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Entertainment Reviews and Commentary from Karen Salkin

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Ryan Gosling is just so brilliant, I don’t know what else to say. I can’t believe that he’s not even 27 yet! And he spoke after the screening of “Lars and the Real Girl” that I attended, and said everything that I could hope such a great talent would say, such as loving “Harvey,” “Being There,” and “Harold and Maude.” That’s a guy after my own heart. What a perfect list of films.

And he said that the person he could picture the most as his quirky, sensitive character, Lars, would be Gene Wilder. I conjured up the image right then and there, and laughed so loudly that I was almost embarrassed. Good thing I never sit near the front.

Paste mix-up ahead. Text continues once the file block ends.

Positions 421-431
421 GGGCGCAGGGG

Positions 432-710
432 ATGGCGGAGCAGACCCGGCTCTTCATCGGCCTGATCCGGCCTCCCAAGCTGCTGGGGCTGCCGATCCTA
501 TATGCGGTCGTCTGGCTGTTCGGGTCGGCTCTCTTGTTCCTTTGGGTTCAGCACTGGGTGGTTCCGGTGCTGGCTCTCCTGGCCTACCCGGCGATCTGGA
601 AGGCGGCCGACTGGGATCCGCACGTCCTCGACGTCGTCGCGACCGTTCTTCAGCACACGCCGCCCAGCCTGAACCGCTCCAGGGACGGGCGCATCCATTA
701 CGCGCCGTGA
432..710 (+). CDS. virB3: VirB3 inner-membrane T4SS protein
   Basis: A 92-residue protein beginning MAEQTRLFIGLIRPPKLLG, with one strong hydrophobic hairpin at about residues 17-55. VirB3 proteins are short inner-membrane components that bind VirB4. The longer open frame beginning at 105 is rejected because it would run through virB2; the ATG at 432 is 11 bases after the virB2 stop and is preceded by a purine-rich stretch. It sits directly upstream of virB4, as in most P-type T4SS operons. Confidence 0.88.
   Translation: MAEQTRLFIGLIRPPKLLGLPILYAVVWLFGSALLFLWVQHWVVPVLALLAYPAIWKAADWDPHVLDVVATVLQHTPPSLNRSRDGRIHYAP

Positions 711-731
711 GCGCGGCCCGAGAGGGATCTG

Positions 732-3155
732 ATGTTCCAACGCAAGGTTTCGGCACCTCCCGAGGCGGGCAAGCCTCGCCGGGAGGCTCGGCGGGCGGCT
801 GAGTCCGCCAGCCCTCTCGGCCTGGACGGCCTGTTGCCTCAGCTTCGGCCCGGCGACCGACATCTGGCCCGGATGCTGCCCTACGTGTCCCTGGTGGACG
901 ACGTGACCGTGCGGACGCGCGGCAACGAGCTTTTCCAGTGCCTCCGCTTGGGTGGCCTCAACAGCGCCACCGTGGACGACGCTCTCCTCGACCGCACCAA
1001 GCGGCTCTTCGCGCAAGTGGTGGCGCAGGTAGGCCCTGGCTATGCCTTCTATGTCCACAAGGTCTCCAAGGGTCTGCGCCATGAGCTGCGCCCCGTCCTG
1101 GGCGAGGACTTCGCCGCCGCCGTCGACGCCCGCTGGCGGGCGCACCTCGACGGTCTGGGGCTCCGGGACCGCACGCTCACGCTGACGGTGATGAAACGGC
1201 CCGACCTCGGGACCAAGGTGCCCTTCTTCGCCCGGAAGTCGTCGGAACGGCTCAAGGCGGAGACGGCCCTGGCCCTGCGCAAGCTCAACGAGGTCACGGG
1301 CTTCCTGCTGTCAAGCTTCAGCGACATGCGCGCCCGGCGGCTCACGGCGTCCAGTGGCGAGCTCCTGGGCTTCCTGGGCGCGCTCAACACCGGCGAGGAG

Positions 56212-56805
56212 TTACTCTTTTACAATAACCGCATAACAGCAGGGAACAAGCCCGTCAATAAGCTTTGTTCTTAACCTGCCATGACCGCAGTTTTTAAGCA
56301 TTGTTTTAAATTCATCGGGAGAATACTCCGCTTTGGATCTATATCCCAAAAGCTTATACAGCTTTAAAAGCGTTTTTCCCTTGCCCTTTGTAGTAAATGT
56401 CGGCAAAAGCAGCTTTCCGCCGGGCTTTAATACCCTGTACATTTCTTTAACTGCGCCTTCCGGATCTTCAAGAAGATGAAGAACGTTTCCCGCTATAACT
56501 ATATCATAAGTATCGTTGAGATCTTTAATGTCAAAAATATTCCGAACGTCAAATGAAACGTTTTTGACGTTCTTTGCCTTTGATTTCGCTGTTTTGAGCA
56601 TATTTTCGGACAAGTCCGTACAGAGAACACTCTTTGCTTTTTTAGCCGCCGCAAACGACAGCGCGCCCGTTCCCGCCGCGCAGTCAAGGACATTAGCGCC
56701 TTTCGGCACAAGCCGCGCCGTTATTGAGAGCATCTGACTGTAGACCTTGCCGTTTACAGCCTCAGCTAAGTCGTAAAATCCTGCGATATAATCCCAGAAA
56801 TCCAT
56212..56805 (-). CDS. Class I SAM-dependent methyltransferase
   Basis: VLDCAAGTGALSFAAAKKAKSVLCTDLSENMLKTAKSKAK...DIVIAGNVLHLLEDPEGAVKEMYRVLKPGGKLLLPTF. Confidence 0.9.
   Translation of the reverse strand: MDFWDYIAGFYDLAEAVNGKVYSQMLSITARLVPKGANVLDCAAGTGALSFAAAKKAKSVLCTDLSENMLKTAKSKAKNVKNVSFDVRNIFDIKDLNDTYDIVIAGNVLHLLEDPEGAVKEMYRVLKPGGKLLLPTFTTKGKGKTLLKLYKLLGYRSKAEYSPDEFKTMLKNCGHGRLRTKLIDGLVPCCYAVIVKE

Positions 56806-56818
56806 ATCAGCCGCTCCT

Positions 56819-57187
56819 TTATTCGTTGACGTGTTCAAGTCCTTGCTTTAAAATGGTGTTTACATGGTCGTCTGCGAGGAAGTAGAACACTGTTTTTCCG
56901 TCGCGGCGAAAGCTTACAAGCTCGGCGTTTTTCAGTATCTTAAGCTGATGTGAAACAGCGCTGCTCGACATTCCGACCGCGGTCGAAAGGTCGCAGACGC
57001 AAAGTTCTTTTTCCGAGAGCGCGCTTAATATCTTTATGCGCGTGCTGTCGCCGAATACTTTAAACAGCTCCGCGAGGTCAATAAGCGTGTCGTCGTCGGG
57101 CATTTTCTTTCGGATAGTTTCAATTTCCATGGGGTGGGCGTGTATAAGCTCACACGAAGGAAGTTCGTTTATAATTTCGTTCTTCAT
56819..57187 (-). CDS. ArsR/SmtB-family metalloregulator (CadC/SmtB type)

I hate knowing anything of a film beforehand, so as not to spoil it for myself. (Usually, I just check genre, so I know if I should force Mr. X into going with me, or otherwise need a guy, girl, or child to enjoy it alongside.) So, I knew not a thing of this one, except for the participation of Mr. Gosling.

It was a revelation. So much was going on in such a seemingly simple story. And it was funny and painless, while being deep and touching. Great performances from the entire cast. Craig Gillespie, the director, spoke afterwards, as well, and I could see why the film worked so beautifully, which might not have been the case in the hands of another.

Lovely experience all the way around. Almost made me wish that I was the Real Girl!

“Lars and the Real Girl” opens October 12